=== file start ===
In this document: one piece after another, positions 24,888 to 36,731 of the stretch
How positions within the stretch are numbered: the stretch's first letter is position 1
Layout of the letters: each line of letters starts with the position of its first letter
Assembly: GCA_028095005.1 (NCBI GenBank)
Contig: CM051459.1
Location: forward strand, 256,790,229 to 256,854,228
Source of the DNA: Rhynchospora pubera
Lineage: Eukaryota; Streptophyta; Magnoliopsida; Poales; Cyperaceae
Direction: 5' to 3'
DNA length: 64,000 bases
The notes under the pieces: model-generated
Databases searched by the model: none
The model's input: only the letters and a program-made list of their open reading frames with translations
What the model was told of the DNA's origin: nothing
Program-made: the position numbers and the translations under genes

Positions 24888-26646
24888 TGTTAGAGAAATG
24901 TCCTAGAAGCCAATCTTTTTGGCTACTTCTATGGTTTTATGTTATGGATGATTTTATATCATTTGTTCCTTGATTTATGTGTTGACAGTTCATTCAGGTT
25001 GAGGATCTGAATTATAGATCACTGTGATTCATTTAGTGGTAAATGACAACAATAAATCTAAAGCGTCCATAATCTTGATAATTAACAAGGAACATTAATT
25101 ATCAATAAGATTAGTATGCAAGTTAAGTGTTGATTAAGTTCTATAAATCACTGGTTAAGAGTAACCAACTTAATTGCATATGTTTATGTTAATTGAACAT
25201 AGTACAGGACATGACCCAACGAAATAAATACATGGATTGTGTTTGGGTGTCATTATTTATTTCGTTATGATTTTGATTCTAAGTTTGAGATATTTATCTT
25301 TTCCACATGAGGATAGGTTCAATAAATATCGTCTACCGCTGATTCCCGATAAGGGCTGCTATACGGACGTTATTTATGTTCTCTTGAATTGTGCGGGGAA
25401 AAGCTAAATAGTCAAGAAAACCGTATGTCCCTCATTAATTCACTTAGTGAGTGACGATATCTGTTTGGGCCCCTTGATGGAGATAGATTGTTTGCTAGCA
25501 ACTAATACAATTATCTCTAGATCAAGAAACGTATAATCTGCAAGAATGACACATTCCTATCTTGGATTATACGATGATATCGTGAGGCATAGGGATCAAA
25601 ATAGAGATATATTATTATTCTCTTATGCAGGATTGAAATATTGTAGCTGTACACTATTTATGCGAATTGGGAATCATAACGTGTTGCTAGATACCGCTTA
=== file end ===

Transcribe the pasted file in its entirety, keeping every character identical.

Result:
In this document: one piece after another, positions 24,888 to 36,731 of the stretch
How positions within the stretch are numbered: the stretch's first letter is position 1
Layout of the letters: each line of letters starts with the position of its first letter
Assembly: GCA_028095005.1 (NCBI GenBank)
Contig: CM051459.1
Location: forward strand, 256,790,229 to 256,854,228
Source of the DNA: Rhynchospora pubera
Lineage: Eukaryota; Streptophyta; Magnoliopsida; Poales; Cyperaceae
Direction: 5' to 3'
DNA length: 64,000 bases
The notes under the pieces: model-generated
Databases searched by the model: none
The model's input: only the letters and a program-made list of their open reading frames with translations
What the model was told of the DNA's origin: nothing
Program-made: the position numbers and the translations under genes

Positions 24888-26646
24888 TGTTAGAGAAATG
24901 TCCTAGAAGCCAATCTTTTTGGCTACTTCTATGGTTTTATGTTATGGATGATTTTATATCATTTGTTCCTTGATTTATGTGTTGACAGTTCATTCAGGTT
25001 GAGGATCTGAATTATAGATCACTGTGATTCATTTAGTGGTAAATGACAACAATAAATCTAAAGCGTCCATAATCTTGATAATTAACAAGGAACATTAATT
25101 ATCAATAAGATTAGTATGCAAGTTAAGTGTTGATTAAGTTCTATAAATCACTGGTTAAGAGTAACCAACTTAATTGCATATGTTTATGTTAATTGAACAT
25201 AGTACAGGACATGACCCAACGAAATAAATACATGGATTGTGTTTGGGTGTCATTATTTATTTCGTTATGATTTTGATTCTAAGTTTGAGATATTTATCTT
25301 TTCCACATGAGGATAGGTTCAATAAATATCGTCTACCGCTGATTCCCGATAAGGGCTGCTATACGGACGTTATTTATGTTCTCTTGAATTGTGCGGGGAA
25401 AAGCTAAATAGTCAAGAAAACCGTATGTCCCTCATTAATTCACTTAGTGAGTGACGATATCTGTTTGGGCCCCTTGATGGAGATAGATTGTTTGCTAGCA
25501 ACTAATACAATTATCTCTAGATCAAGAAACGTATAATCTGCAAGAATGACACATTCCTATCTTGGATTATACGATGATATCGTGAGGCATAGGGATCAAA
25601 ATAGAGATATATTATTATTCTCTTATGCAGGATTGAAATATTGTAGCTGTACACTATTTATGCGAATTGGGAATCATAACGTGTTGCTAGATACCGCTTA